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Gastroscopy in pediatric surgery: indications, complications, outcomes, and ethical aspects.

Roth, Louise; Salö, Martin LU ; Hambraeus, Mette LU ; Stenström, Pernilla LU and Arnbjörnsson, Einar LU (2015) In Gastroenterology Research and Practice 2015.
Abstract
Background. The aim of this study was to map gastroscopies performed at a single tertiary pediatric surgery centre to investigate indications, complications, outcomes, and ethical aspects. Material and Methods. A retrospective study of gastroscopies performed during two time periods (2001-2004 and 2011-2014) was conducted. Data regarding indications, outcomes, and complications of pediatric gastroscopies were analysed from a prospectively collected database. Results. The indications for gastroscopies changed over time. Therefore, 376 gastroscopies performed from 2011 through 2014 were studied separately. The median patient was four years old. The predominant indications were laparoscopic gastrostomy (40%), investigation of... (More)
Background. The aim of this study was to map gastroscopies performed at a single tertiary pediatric surgery centre to investigate indications, complications, outcomes, and ethical aspects. Material and Methods. A retrospective study of gastroscopies performed during two time periods (2001-2004 and 2011-2014) was conducted. Data regarding indications, outcomes, and complications of pediatric gastroscopies were analysed from a prospectively collected database. Results. The indications for gastroscopies changed over time. Therefore, 376 gastroscopies performed from 2011 through 2014 were studied separately. The median patient was four years old. The predominant indications were laparoscopic gastrostomy (40%), investigation of gastroenterological conditions (22%), obstruction in the upper gastrointestinal tract (20%), gastroesophageal reflux disease (GERD) (15%), and other indications (3%). Percentages of gastroscopies with no positive findings for each condition were laparoscopic gastrostomy, 100%; gastroenterological conditions, 46%; obstruction in the upper gastrointestinal tract, 36%; GERD, 51%. Furthermore, gastroscopies did not lead to any further action or change in treatment in 45% of gastroenterological conditions and 72% of GERD cases. The overall complication rate was 1%. Conclusion. The results are valuable to educate pediatric surgeons and to inform health care planning when including gastroscopy within clinical practice. (Less)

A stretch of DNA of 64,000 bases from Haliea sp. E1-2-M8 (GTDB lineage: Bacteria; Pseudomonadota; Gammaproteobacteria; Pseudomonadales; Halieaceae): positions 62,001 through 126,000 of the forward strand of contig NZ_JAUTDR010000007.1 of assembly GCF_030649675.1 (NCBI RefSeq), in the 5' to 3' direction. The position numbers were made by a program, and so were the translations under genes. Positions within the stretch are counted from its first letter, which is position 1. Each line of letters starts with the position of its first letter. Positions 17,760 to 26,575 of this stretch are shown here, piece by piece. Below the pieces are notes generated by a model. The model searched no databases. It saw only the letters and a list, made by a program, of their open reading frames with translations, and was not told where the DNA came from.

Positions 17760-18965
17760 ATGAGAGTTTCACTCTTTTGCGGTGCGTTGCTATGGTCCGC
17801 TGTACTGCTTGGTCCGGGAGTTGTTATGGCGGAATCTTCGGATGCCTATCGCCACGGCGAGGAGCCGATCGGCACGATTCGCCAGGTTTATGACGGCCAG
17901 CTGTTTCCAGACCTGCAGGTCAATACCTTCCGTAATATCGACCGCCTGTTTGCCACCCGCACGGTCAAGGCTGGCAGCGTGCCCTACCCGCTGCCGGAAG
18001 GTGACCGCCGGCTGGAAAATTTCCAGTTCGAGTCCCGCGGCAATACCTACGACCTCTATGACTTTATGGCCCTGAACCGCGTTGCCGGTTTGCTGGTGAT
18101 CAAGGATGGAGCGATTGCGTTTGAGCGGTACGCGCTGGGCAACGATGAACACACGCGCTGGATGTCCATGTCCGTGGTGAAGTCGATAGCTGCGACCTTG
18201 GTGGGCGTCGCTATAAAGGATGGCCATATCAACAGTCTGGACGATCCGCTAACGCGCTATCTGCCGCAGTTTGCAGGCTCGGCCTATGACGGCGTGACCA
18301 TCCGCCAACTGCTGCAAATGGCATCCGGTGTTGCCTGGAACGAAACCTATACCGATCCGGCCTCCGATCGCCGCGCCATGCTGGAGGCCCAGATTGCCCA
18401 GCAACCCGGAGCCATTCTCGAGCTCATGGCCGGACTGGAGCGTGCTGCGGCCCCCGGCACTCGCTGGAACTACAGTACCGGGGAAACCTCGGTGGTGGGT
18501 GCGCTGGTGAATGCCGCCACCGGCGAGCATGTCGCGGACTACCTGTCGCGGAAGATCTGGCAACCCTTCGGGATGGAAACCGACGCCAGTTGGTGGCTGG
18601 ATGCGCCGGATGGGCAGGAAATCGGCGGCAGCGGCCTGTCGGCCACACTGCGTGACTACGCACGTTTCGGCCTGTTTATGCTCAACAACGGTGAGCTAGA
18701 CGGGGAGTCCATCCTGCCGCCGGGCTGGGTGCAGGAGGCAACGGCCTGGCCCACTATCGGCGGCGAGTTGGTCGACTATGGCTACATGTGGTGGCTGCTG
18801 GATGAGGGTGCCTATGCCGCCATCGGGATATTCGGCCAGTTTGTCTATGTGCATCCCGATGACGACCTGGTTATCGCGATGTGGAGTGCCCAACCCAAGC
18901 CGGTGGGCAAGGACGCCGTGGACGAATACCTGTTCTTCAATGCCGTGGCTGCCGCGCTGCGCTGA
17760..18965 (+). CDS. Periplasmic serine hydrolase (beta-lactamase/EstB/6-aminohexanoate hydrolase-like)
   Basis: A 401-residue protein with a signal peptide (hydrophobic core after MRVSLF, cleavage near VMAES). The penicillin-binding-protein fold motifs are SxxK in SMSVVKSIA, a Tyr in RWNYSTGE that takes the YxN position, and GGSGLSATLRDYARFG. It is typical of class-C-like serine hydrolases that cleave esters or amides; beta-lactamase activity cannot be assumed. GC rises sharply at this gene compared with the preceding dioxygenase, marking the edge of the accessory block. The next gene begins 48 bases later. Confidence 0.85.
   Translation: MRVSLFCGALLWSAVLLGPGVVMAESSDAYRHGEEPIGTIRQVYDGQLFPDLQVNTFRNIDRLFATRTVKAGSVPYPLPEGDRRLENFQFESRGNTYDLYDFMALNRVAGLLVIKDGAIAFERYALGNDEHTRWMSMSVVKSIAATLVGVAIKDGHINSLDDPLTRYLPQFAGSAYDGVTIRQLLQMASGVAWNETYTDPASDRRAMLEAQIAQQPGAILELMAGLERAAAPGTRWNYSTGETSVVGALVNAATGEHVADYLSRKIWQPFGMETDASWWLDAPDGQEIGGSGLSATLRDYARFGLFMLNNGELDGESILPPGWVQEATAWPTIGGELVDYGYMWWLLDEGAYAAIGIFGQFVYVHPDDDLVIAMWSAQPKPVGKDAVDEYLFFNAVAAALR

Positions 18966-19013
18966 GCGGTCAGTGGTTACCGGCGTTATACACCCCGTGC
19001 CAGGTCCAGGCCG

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author
organization
publishing date
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Contribution to journal
publication status
published
subject
in
Gastroenterology Research and Practice
volume
2015
publisher
Hindawi Publishing Corporation
external identifiers
  • pmid:25883646
  • wos:000352405100001
  • scopus:84926652402
ISSN
1687-630X
DOI
10.1155/2015/820340
language
English
LU publication?
yes
id
c6058744-6489-499d-9455-865c6fda511c (old id 5341494)
alternative location
http://www.ncbi.nlm.nih.gov/pubmed/25883646?dopt=Abstract
date added to LUP
2015-05-05 15:11:51
date last changed
2017-01-01 03:40:28
@article{c6058744-6489-499d-9455-865c6fda511c,
  abstract     = {Background. The aim of this study was to map gastroscopies performed at a single tertiary pediatric surgery centre to investigate indications, complications, outcomes, and ethical aspects. Material and Methods. A retrospective study of gastroscopies performed during two time periods (2001-2004 and 2011-2014) was conducted. Data regarding indications, outcomes, and complications of pediatric gastroscopies were analysed from a prospectively collected database. Results. The indications for gastroscopies changed over time. Therefore, 376 gastroscopies performed from 2011 through 2014 were studied separately. The median patient was four years old. The predominant indications were laparoscopic gastrostomy (40%), investigation of gastroenterological conditions (22%), obstruction in the upper gastrointestinal tract (20%), gastroesophageal reflux disease (GERD) (15%), and other indications (3%). Percentages of gastroscopies with no positive findings for each condition were laparoscopic gastrostomy, 100%; gastroenterological conditions, 46%; obstruction in the upper gastrointestinal tract, 36%; GERD, 51%. Furthermore, gastroscopies did not lead to any further action or change in treatment in 45% of gastroenterological conditions and 72% of GERD cases. The overall complication rate was 1%. Conclusion. The results are valuable to educate pediatric surgeons and to inform health care planning when including gastroscopy within clinical practice.},
  articleno    = {820340},
  author       = {Roth, Louise and Salö, Martin and Hambraeus, Mette and Stenström, Pernilla and Arnbjörnsson, Einar},
  issn         = {1687-630X},
  language     = {eng},
  publisher    = {Hindawi Publishing Corporation},
  series       = {Gastroenterology Research and Practice},
  title        = {Gastroscopy in pediatric surgery: indications, complications, outcomes, and ethical aspects.},
  url          = {http://dx.doi.org/10.1155/2015/820340},
  volume       = {2015},
  year         = {2015},
}